October is Autism Awareness Month-a time for Canadians to learn more about the social effects the wide spectrum of the disorder can bring.
At its last council meeting, Greater Napanee joined several communities across Canada by pledging to ‘light it up blue’ as a show of support. That means blue lights, the international symbol for autism awareness, will be found sprinkled throughout the town from now until Halloween.
According to AutismEdmonton.org, current figures indicate one in every 68 eight-year-old child identifies as having an autism spectrum disorder. Here in Lennox and Addington County, a Facebook group for families has well over 100 members. The Lennox and Addington County Autism Network is less than six months old, but it continues to grow and gives a general idea of just how many people in this county are affected in one way or another.
Chances are everyone in this community at least knows one person with autism.
For that reason, it’s important for communities to show their support in any way they can, both for those living with autism and their families. Organizations like Greater Napanee Gymnastics Club are already ahead of the curve, offering classes for kids with autism, practicing and interacting among kids who don’t have it. For the kids with autism, it’s a chance to feel included and be a part of the community, a break for the norm of often being shuffled to the sidelines and made to feel as though they’re in the way. For the rest of the group it’s a great chance to see though the kids may have different needs, they’re not so different than they are. They too just want to have fun and a chance to be kids.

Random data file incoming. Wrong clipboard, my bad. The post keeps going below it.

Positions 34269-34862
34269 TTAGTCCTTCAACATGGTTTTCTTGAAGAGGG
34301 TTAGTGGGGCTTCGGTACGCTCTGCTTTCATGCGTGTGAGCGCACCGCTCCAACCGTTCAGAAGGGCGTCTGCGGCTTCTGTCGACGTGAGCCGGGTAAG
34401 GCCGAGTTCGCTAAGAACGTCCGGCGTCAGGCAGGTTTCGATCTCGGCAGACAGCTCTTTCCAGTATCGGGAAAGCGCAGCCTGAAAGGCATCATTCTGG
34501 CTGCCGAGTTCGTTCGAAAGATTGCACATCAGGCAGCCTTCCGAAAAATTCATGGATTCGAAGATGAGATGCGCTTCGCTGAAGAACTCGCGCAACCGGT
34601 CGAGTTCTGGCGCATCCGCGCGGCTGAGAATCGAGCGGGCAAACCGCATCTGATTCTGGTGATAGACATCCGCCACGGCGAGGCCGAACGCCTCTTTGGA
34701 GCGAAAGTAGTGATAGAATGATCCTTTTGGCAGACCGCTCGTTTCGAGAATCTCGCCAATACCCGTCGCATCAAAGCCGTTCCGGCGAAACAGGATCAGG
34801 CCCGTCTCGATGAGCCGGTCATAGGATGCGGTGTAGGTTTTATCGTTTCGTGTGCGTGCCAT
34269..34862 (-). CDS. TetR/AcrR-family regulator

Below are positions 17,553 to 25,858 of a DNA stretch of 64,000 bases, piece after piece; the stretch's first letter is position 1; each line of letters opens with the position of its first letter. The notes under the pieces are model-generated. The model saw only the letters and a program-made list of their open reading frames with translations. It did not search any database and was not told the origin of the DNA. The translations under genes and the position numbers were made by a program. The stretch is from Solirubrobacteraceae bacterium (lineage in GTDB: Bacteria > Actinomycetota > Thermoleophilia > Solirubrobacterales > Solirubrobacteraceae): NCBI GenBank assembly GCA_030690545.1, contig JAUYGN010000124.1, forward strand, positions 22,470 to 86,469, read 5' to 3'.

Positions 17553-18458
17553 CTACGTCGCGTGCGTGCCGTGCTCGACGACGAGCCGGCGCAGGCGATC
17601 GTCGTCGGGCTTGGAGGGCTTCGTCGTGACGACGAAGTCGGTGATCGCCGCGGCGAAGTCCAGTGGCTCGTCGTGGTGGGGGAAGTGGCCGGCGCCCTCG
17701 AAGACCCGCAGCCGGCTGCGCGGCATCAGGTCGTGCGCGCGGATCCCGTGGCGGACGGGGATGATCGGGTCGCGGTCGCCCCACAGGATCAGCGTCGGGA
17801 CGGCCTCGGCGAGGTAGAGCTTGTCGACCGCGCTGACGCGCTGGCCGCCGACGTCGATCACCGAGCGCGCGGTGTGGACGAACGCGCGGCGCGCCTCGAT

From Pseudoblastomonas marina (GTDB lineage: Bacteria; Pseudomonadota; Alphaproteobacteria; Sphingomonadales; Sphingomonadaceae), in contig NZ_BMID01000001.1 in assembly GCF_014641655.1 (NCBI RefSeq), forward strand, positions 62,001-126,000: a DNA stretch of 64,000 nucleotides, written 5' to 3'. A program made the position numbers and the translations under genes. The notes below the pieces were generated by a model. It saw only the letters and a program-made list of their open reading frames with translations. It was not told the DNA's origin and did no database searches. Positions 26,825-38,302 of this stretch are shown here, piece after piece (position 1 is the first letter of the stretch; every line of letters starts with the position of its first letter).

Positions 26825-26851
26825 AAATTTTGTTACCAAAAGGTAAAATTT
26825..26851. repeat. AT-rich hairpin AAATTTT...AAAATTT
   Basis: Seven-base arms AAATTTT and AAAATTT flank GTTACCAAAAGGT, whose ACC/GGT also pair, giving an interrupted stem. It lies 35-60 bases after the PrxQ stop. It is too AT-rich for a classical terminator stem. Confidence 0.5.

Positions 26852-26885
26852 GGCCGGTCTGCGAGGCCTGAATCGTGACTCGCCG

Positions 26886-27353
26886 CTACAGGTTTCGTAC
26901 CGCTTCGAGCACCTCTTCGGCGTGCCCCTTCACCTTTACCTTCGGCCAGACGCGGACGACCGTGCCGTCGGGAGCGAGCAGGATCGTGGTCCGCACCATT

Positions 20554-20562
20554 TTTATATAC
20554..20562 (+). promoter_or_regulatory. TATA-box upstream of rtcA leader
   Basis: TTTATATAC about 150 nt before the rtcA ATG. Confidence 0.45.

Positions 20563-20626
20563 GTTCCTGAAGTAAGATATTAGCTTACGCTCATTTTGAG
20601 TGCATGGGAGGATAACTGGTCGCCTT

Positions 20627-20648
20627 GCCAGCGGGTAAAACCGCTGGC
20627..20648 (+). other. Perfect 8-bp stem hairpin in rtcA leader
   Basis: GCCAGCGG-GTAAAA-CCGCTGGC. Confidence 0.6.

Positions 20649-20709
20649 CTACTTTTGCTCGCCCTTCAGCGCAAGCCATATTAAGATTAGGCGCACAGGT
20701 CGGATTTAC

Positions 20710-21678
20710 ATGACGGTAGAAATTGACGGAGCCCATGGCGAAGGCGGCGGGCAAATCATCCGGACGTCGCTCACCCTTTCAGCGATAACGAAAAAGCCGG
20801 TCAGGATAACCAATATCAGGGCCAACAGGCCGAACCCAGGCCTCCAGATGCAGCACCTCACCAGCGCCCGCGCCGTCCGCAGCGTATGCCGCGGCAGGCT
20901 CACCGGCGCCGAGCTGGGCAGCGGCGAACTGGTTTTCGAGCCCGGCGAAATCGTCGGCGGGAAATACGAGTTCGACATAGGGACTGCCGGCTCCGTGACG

Autism Awareness Month serves as a good reminder for everybody to try and put themselves in the shoes of parents or guardians of kids with autism. Instead of offering snide remarks to parents as they attempt to comfort a loud child in public, try words of encouragement or understanding. Maybe a loud noise or bright colours were just too much on that day and it’s not a case of bad parenting. It’s that fear of condemnation from other people that often lead families to feeling isolated and unwelcome in stores and shops.
There’s been some progress made in recent years as people have become more aware of what symptoms can go along with the disorder. Stores have taken to establishing ‘sensory friendly’ shopping hours, with reduced lighting and noises. Movie theatres offer special programs that cater to those with different needs. A little understanding can make a huge difference.
This month and beyond is a great reminder of how a little empathy and understanding can go a long way.